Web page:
Photo credit: USFWS
Baird’s sparrow (Ammodramus bairdii) | ESA status: none
The Baird’s sparrow is a grassland bird impacted by habitat loss.
Baird’s sparrow habitat
Baird’s sparrows breed in the prairies of Montana, North and South Dakota, and Canada before migrating south to Arizona, New Mexico, Texas, and Mexico in the winter months. The grassland habitat these birds rely on is becoming more and more scarce.
What are the threats to the Baird’s sparrow?
Conversion to agriculture, heavy livestock grazing, and drainage of wetlands have taken a toll on grasslands, both in the U.S. and Canada: 80 percent of short-grass and 75 percent of mixed grass prairie has been lost over the long term. In addition, Baird’s sparrow nests are commonly parasitized by brown-headed cowbirds.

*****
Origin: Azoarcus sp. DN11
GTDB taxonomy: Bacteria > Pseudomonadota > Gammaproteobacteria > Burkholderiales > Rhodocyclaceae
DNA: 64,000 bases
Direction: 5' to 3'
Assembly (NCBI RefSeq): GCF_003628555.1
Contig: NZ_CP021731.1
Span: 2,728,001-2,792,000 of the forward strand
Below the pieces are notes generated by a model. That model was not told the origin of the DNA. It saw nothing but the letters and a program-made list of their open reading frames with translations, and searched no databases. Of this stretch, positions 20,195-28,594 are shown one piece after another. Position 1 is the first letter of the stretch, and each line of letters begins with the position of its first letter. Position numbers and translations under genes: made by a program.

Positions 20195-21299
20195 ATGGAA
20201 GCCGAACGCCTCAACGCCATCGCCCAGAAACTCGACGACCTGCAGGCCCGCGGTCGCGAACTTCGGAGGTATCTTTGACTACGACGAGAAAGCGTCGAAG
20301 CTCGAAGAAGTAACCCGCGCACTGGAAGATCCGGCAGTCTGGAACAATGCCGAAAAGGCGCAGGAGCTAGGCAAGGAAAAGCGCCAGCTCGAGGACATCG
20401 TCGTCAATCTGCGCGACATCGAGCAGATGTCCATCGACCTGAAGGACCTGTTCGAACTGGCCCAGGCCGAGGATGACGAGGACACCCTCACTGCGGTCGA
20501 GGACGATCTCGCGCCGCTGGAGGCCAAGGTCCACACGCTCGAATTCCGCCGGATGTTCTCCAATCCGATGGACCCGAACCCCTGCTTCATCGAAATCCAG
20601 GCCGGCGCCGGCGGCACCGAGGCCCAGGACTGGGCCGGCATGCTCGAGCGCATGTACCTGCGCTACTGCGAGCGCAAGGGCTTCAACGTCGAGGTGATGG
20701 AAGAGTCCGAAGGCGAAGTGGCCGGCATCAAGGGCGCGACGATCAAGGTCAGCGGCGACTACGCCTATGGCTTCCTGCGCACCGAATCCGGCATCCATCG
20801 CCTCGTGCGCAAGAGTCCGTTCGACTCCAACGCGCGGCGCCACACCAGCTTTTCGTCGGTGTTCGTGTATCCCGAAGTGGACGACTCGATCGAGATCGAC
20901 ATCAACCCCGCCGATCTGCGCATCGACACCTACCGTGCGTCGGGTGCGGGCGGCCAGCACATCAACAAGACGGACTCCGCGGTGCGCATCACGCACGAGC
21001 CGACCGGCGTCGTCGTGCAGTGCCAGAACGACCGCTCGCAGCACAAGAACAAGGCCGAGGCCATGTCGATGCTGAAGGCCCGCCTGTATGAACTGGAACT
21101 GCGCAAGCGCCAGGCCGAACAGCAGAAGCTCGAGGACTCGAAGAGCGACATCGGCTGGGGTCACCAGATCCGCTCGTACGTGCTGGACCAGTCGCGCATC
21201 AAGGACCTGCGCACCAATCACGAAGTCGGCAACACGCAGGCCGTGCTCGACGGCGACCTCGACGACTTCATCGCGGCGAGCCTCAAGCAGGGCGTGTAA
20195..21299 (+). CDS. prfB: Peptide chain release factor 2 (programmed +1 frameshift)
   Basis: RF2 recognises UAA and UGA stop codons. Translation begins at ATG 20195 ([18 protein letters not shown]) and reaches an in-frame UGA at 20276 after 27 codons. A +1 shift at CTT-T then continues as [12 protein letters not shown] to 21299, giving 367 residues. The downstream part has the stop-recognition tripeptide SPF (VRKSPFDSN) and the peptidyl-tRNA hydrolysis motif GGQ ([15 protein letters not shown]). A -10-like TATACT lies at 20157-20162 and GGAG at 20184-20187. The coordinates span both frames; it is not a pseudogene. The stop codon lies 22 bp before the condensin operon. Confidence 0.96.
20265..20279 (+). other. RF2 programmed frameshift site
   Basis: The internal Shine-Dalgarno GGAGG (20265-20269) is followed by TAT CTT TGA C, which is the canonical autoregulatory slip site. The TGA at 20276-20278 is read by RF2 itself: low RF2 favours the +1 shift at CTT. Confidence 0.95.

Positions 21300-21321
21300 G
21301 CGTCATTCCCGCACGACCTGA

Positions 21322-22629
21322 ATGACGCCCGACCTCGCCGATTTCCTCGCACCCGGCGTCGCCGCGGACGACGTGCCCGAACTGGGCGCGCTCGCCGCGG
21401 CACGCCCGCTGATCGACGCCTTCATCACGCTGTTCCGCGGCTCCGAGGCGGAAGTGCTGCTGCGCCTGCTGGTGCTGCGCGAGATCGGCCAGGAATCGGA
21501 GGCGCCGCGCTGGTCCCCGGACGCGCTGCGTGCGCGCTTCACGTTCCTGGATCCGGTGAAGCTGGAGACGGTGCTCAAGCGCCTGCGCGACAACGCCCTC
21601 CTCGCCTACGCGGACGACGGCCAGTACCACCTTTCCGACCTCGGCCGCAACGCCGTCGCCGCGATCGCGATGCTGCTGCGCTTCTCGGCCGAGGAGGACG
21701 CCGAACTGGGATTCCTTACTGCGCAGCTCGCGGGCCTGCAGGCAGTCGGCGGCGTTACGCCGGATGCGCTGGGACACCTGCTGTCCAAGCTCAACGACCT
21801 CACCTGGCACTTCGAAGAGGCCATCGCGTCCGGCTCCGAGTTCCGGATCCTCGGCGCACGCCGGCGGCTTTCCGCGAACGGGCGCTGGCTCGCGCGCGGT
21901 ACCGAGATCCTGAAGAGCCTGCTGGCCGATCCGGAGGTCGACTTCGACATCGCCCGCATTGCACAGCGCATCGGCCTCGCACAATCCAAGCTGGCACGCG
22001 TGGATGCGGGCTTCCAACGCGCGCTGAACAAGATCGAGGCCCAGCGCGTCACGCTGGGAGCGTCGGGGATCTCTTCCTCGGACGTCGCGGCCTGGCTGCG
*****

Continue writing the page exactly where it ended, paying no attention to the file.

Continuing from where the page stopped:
What WildEarth Guardians is doing to preserve the Baird’s sparrow
Preserving North American grasslands has long been a priority of WildEarth Guardians’ conservation work. We strive to ensure that the U.S. Department of Agriculture prioritizes protection of the Baird’s sparrow’s habitat from Montana to New Mexico.